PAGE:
Why Do James Alex Fields Jr. and U.S. Neo-Nazis Love Syria's Bashar al-Assad?

Syrian President Bashar al-Assad gives an exclusive interview to AFP in Damascus, the capital, on February 11, 2016. AFP / JOSEPH EID

The now-defunct Facebook page of James Alex Fields Jr., the white nationalist who has been accused of second-degree murder after reportedly ramming his car into demonstrators in Charlottesville, Virginia, was populated by Trump memes, Pepe the Frog and even a cat.

More incongruous, at first glance, was the inclusion of Bashar al-Assad, the leader of the Syrian regime in Damascus, with the caption "undefeated." But Fields' Facebook post belies a growing admiration among America's far right for the Syrian president.

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Assad, who has clung to power over the course of Syria's six-year war, was pictured wearing aviator sunglasses and wearing full military uniform in the meme, published by Buzzfeed but now removed from Fields' Facebook page. While the affinity for the Muslim leader may seem unlikely, it has grown in recent months, with the "alt-right" creating images and posts criticizing President Donald Trump over his cruise missile strikes against Assad's military in April, The Washington Post reported.

The white nationalist leader Richard Spencer gave his tacit backing to Assad when, in opposition to Trump's airstrikes against Assad, he led a protest against anti-fascist demonstrators outside the White House. The extreme right's anger as Donald Trump dropped the isolationist positions espoused by his chief strategist Steve Bannon, the former head of Breitbart.com, over the Syrian regime's use of sarin gas, led to the rise of conspiracy theories implicating the U.S. in the use of chemical weapons to provoke conflict with Damascus, Vanity Fair reported.

"The Syrian gas attack was done by deep state agents," alt-right blogger Mike Cernovich tweeted. Infowars, a right-wing conspiracy theory website, went as far as to blame billionaire George Soros.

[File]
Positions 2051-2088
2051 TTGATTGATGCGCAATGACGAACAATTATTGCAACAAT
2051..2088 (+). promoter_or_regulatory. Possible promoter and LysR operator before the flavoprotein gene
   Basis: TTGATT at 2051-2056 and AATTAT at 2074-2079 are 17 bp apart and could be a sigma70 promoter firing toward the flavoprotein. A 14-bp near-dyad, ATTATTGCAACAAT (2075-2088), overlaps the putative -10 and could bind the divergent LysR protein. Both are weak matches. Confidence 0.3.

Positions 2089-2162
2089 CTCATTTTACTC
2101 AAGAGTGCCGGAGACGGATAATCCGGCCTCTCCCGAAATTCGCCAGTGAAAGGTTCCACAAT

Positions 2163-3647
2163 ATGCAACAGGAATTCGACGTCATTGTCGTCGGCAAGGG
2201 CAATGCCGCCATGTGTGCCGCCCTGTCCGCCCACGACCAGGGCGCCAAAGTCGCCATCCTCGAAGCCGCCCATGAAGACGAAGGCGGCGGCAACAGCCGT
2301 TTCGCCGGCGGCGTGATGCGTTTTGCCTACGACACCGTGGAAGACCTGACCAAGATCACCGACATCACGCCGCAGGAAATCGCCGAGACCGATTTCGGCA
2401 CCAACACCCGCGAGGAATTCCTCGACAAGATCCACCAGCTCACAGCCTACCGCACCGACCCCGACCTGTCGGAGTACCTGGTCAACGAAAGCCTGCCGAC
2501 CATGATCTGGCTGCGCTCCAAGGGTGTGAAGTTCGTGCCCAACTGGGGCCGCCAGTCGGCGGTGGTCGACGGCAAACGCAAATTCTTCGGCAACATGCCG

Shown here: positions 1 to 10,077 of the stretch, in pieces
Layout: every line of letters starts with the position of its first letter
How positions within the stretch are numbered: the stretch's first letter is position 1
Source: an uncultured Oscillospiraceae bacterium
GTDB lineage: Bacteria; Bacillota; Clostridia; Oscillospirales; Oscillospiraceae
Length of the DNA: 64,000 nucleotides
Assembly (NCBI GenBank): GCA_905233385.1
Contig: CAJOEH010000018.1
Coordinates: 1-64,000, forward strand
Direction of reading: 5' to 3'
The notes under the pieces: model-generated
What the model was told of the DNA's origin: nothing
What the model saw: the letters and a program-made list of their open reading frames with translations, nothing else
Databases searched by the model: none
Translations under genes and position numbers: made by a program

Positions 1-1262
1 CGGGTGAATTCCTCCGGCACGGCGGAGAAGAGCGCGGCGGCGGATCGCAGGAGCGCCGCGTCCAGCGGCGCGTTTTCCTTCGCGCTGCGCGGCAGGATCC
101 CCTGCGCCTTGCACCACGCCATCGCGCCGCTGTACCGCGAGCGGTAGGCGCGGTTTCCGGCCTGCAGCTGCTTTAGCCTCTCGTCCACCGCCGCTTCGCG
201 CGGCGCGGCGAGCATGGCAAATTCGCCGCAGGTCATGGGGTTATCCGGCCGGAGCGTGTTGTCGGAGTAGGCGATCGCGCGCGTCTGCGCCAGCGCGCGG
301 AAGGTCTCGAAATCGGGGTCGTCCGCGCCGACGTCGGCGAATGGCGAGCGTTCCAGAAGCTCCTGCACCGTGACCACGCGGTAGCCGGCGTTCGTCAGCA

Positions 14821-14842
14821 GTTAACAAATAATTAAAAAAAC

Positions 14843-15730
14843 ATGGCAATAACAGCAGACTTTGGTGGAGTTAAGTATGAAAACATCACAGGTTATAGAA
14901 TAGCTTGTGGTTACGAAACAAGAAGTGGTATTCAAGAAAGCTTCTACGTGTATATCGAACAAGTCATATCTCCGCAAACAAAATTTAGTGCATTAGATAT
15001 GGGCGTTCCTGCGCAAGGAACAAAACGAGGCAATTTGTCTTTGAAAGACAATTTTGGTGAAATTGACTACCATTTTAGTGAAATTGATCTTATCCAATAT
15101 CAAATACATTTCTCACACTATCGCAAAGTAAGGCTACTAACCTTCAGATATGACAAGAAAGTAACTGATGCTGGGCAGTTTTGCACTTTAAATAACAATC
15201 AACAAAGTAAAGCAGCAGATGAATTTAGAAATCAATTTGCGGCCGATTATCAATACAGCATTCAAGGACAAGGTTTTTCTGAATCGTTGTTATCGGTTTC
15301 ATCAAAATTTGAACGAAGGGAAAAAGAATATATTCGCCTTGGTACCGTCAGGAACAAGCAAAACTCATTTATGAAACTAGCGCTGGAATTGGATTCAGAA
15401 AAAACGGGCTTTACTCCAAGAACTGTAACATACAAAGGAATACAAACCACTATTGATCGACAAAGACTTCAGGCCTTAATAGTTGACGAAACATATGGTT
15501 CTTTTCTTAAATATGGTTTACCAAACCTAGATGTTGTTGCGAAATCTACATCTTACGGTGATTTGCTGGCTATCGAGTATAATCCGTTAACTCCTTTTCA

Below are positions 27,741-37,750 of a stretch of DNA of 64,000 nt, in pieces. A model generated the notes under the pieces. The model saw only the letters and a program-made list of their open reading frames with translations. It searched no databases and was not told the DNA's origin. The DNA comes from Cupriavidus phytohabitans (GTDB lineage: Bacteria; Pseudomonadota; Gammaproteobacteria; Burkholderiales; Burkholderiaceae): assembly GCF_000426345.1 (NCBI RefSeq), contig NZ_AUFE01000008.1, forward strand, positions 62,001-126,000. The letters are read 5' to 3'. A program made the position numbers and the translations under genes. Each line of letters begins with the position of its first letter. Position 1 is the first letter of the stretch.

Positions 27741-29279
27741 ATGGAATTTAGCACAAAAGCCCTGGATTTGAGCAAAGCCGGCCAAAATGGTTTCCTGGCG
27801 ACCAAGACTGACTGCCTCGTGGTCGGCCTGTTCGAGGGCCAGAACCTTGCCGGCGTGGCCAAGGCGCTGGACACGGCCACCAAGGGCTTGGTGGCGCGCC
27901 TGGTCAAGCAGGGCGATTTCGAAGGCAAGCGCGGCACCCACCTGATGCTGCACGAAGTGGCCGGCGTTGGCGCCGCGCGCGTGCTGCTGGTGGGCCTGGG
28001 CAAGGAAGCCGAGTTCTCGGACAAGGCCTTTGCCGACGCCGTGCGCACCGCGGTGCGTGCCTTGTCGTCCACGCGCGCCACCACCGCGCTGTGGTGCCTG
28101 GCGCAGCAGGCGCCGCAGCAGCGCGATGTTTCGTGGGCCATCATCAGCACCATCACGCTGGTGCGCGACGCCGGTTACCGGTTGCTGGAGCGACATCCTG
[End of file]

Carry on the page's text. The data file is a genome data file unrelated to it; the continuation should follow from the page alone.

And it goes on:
Aside from the alt-right's general stance against foreign intervention, Assad is particularly liked and was branded a "close ally" and an "amazing leader" by former Ku Klux Klan leader David Duke in March this year on Twitter. Posting another image of the Syrian leader, again wearing dark glasses and military fatigues, Duke hailed Assad as a bulwark against the Islamic State militant group (ISIS).

A picture posted on the Facebook page of James Fields who ran his car through the crowd in Virginia today. pic.twitter.com/xGB4vclsFG

— Yashar Ali 🐘 (@yashar) August 13, 2017

The extreme right's fondness for Assad extends beyond his image as an ally against ISIS. He is also praised for his antipathy toward Israel, and, by extension, the Jewish faith. The Syrian leader has regularly accused Israel of aiding terrorists fighting his army. "The same terrorists fighting on Syrian soil serve Israel, even if they are not members of Israel's standing army," Assad said in an April interview with a Croatian newspaper, Haaretz reported.

Assad and his lieutenants have been accused of human rights violations and war crimes by several human rights organizations and NGOs. Leading U.N. war crimes investigator Carla Del Ponte, who last week stepped down from her role in frustration over the international community's inability to try alleged war criminals, has said there is enough evidence to convict the Syrian leader.

However, Assad's insouciance in the face of widespread atrocities carried out in Syria seems to be part of his appeal to the extreme right. In a video posted on Twitter, three Charlottesville protesters appear to support and even make light of the Syrian Air Force's use of barrel bombs. The crudely made explosives, which are tipped out of aircraft with little to no targeting, have caused catastrophic civilian casualties.

One protester wears a T-shirt bearing the moniker "Bashar's Barrel Delivery Co." "Assad did nothing wrong," says Tim Gionet, a far-right social media activist. "Barrel bombs, hell yeah."